Back in 1988, as the Glasgow Garden Festival was in full efflorescence on the south bank of the Clyde, just across the river, Mary Ann Kennedy was winning the coveted Gold Medal for Gaelic singing at the National Mòd. She celebrated by nipping across the newly opened Bell’s Bridge to the periphery of the Garden Festival, where there was an ice cream parlour: “It was probably Nardini’s,” she recalls, “but by some weird coincidence they had an ice cream flavour called ‘Gold Medal’.”
Thirty years on, Kennedy, long established as a Gaelic singer, harpist and broadcaster, is preparing for this month’s Royal National Mòd in Dunoon by creating a celebration of the Clyde in music and song as part of an extensive Mòd fringe programme. Kennedy, who grew up amid Glasgow’s vibrant Gaelic community, has seen the Clyde “at its scabbiest,” and her piece, Cluaidh: Ùrachadh na h-Aibhne – “Clyde: A River Recovery”, will evoke the way in which the river and its firth have regenerated over recent decades, and not just in environmental terms.
In preparing for the concert, she has been working with Scottish Natural Heritage, who will have a presence at the Mòd, increasingly viewing environmental and cultural concerns as interconnected. Mixing traditional material and her own compositions, Cluaidh evokes episodes in the river’s history, ranging from the once great shipyards to traditional seaweed harvesting. The project is given a certain synergy as part of the countdown to her next album, which she describes as a love song to her native Glasgow, due for release in the spring.
It may be a celebration of regeneration, agrees Kennedy, speaking from Lochaber where she and her husband, Nick Turner, run Watercolour Music Studios, “although it doesn’t avoid why there has to be regeneration in the first place because of the state the river was in before.”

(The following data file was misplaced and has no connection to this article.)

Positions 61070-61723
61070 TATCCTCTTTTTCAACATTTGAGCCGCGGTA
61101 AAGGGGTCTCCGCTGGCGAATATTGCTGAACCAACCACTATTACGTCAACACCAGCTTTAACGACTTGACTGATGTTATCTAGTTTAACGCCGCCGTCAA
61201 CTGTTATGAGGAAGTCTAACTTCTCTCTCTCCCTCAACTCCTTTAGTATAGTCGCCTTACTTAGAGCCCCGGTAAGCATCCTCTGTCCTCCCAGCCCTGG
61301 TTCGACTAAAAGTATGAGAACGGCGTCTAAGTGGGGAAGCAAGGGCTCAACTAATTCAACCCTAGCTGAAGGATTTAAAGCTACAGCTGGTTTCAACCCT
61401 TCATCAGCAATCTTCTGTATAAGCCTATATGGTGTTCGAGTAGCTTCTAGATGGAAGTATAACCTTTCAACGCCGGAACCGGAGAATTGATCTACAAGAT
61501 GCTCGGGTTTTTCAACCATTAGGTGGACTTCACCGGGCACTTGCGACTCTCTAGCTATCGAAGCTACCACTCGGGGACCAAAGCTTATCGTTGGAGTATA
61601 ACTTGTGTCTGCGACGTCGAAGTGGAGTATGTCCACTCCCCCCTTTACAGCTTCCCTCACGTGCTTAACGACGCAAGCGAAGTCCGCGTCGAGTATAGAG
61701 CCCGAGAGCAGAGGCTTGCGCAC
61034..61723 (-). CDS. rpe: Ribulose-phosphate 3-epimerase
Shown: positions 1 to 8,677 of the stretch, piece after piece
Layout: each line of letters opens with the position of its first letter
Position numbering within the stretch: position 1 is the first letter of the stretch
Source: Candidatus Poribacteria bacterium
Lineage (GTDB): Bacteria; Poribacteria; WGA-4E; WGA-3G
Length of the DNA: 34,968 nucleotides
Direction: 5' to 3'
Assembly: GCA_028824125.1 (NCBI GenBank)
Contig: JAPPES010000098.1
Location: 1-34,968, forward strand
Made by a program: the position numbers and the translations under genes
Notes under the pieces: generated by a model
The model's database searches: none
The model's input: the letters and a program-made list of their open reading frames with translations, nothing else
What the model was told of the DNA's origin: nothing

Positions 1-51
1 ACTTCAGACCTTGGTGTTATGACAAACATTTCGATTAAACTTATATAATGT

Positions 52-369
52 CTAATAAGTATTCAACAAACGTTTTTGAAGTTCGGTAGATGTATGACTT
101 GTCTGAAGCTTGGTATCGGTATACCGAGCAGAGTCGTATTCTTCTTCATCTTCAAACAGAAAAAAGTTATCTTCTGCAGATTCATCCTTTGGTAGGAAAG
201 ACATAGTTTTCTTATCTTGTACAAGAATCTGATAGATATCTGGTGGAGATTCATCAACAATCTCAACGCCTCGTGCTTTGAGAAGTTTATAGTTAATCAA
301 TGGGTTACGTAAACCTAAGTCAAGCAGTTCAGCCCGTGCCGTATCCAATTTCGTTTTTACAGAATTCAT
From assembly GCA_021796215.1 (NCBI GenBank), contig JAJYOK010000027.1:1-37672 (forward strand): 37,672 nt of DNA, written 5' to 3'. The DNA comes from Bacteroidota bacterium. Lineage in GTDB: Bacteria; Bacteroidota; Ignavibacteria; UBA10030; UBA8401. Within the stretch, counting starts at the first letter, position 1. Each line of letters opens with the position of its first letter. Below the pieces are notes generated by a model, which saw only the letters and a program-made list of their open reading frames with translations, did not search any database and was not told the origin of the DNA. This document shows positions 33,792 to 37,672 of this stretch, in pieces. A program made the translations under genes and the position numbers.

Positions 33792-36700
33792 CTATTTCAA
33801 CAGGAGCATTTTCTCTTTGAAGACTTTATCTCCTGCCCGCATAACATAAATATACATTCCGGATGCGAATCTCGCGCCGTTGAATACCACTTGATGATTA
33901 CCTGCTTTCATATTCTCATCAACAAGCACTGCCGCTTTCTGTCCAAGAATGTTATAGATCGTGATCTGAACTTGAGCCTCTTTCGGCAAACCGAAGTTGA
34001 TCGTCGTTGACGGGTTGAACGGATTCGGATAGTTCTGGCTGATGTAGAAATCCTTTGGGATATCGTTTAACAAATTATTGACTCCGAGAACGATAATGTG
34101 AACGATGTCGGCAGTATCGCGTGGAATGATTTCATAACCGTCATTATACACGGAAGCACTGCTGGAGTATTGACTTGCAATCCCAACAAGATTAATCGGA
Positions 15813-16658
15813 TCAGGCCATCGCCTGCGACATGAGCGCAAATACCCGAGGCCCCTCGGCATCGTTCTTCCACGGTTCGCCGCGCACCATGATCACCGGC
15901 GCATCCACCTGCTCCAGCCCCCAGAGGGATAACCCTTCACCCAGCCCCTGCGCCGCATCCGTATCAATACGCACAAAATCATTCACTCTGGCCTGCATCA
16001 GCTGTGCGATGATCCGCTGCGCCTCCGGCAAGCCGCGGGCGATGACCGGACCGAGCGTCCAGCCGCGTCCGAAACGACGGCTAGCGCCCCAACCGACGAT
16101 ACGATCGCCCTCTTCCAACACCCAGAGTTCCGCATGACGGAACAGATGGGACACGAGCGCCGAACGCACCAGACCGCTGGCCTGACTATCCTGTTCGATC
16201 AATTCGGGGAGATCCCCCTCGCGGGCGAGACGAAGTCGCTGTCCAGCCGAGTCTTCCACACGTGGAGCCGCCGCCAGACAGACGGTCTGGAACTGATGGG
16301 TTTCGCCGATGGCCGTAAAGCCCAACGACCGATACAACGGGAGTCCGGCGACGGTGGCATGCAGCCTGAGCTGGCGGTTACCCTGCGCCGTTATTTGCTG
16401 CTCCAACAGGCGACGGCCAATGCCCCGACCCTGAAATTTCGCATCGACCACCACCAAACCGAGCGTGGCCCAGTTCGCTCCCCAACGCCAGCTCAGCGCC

She has drawn her geographical parameters as stretching from the Broomielaw to Ailsa Craig, which gives her plenty of scope. One song she uses is a 19th century one by the Mull-born bard John MacFadyen, who lived most of his life in Glasgow, and whose Òran don Clutha is a
mock-heroic epic about the busy Clutha ferries which once plied the urban river. Another borrowing is from the traditional piobaireachd Pilililiu, evoking the song of the redshank, of which the Clyde once again boasts a healthy population.
There’s a Gaelic translation of Michael Marra’s iconic Mother Glasgow, while compositions of her own include one about Glasgow’s GalGael traditional boat-building venture, which pursues its own distinctive form of social regeneration. The finale involves a tune for her uncle, Calum Sheumais Chalium, forester and footballer: “He knew the Gaelic for every bird and blade of grass.”
Her fellow performers are guitarist Finlay Wells, from Oban, piper Lorne MacDougall, who hails from Carradale, Argyll, while husband Nick has been creating electronic and “found sound” backdrops for the show. Also involved are Caoimhe and Saorsa Ni Bhroin, from one of the few families still speaking the Cowal dialect of Gaelic (their father, Àdhamh O Broin, is probably best known as Gaelic consultant to Outlander), and pupils from two Gaelic-medium schools, Sandbank and Whinhill, in Dunoon and Greenock respectively.
Her interest in pointing up connections between Gaelic culture and the wider environment is endorsed by SNH’s deputy chair, Angus Campbell, who is enthusiastic about the environmental agency being involved in the Mòd: “If we’re supporting the Gaelic language, we have to be seen to be doing more than just producing a Gaelic plan and tying in to things like the Mòd is a very good platform for us. The Clyde is very much an example of an environment that’s changing, being reborn in different ways, yet still supporting a city and its people and very relevant to Gaelic culture.” - Jim Gilchrist
The Royal National Mòd runs in Dunoon from 12-20 October. Clyde: A River Recovery, is at Dunoon Town Hall on 16 October.